Reason #3: The Training Mask provides pulmonary resistance.

I’m not sure I buy the claim the the mask truly simulates altitude training.  I’m no scientist, but I know that acclimatization plays a major factor in building and sustaining the effects of low oxygen.  You simply can’t get that from short, breathing-restricted workouts at or near sea level.

You can enjoy the benefits the mask provides by training your lungs, though.  After my first two workouts–especially sprinting on the elliptical–I tried to perform a few intense movements after removing the mask.  I noticed that aside from muscular fatigue, my cardiovascular system made a much easier job of exercise.  It reminded me of how hitters swing the bat with a weight on it before stepping up to the plate.  I think this is the main effect of The Training Mask; if you wear it, you’ll strengthen your lungs and diaphragm, making “the swing” of breathing easier when you tax yourself.

Workout Three was designed to test this hypothesis.  But my experiment wasn’t prefect.  I made it through 2:30 of round one before having to back off: the mask and the heavy bag were winning the fight.  I recovered a bit in round two before removing the mask and hitting the road for round three.

I ran as fast as I could, but I had no legs.  The lack of oxygen depleted my muscular endurance by that point.  I did enjoy a mild “high” from breathing freely, and didn’t feel the least bit winded throughout the rest of the workout.  The Training Mask had done it’s job, but I have a lot more work to do before getting used to it.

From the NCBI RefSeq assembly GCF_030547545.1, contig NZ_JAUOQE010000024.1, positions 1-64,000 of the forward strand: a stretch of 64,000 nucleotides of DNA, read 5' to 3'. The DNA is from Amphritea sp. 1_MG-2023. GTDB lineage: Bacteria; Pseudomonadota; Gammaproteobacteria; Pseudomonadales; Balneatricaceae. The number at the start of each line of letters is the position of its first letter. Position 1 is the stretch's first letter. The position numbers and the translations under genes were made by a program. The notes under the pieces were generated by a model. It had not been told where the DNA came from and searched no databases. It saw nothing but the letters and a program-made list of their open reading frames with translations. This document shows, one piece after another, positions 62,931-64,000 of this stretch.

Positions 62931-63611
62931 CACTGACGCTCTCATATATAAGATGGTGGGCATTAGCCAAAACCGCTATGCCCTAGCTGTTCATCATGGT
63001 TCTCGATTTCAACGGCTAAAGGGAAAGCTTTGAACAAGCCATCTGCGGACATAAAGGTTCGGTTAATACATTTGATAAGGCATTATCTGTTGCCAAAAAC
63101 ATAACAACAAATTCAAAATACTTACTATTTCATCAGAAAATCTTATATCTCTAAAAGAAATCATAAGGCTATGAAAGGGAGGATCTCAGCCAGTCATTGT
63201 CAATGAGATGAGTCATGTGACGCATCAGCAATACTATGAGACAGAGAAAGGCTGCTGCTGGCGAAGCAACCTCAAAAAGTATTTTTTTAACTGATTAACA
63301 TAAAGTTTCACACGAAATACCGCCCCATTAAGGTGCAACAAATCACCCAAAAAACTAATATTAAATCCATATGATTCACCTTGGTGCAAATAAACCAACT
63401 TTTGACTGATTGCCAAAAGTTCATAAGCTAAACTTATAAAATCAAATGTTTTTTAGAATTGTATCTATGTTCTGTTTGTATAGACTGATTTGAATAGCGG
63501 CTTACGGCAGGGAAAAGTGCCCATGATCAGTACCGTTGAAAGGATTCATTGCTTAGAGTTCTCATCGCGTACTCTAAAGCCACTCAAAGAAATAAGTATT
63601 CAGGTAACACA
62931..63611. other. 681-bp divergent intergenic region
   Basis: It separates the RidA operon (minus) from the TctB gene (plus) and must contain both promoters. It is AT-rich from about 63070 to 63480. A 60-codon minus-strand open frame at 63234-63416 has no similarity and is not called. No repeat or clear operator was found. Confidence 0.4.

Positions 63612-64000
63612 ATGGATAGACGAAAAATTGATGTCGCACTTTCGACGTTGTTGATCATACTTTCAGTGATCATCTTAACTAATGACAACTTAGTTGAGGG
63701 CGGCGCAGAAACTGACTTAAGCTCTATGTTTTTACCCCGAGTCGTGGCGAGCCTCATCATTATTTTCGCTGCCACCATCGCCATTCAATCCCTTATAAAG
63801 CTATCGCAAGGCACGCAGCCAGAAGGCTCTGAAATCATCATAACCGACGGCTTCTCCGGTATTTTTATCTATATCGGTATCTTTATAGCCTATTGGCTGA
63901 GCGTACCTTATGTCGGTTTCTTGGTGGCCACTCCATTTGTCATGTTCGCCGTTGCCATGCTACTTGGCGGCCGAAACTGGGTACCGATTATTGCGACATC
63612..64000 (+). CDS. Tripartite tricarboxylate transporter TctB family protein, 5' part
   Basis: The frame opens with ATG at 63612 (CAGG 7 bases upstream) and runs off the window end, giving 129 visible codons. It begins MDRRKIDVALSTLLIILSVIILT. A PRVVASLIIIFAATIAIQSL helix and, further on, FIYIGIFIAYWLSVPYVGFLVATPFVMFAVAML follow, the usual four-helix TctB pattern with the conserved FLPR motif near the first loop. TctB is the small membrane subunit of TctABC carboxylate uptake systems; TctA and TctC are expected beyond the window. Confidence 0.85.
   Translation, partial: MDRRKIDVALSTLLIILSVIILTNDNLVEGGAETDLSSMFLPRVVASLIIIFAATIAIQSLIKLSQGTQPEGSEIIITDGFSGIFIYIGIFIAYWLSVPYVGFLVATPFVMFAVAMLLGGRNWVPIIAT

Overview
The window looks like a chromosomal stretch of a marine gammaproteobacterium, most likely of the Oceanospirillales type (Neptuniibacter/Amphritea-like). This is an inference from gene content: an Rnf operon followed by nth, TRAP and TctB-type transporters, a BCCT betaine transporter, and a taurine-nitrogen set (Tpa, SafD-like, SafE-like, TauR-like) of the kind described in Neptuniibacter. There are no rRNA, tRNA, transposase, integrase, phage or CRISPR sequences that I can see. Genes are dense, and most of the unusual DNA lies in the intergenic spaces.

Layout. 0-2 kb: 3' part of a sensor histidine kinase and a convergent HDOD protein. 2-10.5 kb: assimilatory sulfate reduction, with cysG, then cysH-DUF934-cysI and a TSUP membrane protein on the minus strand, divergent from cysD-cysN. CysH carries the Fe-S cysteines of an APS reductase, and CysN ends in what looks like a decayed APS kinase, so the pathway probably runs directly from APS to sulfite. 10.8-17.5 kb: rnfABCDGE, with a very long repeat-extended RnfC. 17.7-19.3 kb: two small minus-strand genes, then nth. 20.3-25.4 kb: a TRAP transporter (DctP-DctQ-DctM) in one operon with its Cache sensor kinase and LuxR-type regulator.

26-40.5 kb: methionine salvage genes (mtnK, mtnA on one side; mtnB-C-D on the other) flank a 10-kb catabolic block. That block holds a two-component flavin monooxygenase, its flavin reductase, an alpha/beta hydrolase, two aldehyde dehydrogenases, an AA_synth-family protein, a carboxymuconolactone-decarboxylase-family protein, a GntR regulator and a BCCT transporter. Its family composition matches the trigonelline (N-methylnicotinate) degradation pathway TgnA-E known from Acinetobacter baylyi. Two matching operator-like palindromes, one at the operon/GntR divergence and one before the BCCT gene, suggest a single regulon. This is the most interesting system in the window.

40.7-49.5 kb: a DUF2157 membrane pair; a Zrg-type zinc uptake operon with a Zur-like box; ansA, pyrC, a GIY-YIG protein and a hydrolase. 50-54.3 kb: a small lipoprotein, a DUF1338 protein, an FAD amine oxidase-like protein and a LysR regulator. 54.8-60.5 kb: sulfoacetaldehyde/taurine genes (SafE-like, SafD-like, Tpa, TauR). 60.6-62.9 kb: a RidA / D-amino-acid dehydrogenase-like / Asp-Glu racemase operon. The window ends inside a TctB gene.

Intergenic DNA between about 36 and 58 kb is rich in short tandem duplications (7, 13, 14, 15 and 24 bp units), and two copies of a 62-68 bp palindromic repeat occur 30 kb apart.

It will be a long time before I move up to the orange and red levels of resistance!

 

Wrap Up

Thanks for reading through my somewhat discursive review of The Training Mask.  It is easy to use, places unique demands on your mind and body, adds some variety to your workouts, and is a unique way to build your cardio.  Once I got past the freaky feeling of breathing through three small holes, I had fun with it.  Give it a try and you will too.

PS – One other thing I meant to mention cleanliness.  The mask ships with a few packs of sanitary wipes to keep out mold and scuzz.  I didn’t think I’d use them until Workout Two when I put the mask on, and it was wet and slimy from the day before.  I’ve been wiping it with a towel since then and plan to disinfect as needed.

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About moaimartialarts

Lucky enough to grow up with the martial arts, I have felt their positive influence throughout my life and am especially interested in sharing these experiences with others. I enjoy working with youth and adults to give back some of what I've received. If you would like to learn more about Uechi-Ryu/Shohei-Ryu Karate, or if you want to find people to train with, please contact me. I am the head karate instructor for the Meriden Martial Arts Club.
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2 Responses to Darth Vader is a Cardio Stud

  1. Pingback: Training Mask Karate Training | Moai Martial Arts

  2. Pingback: Training Mask Karate Training | Writing & Fighting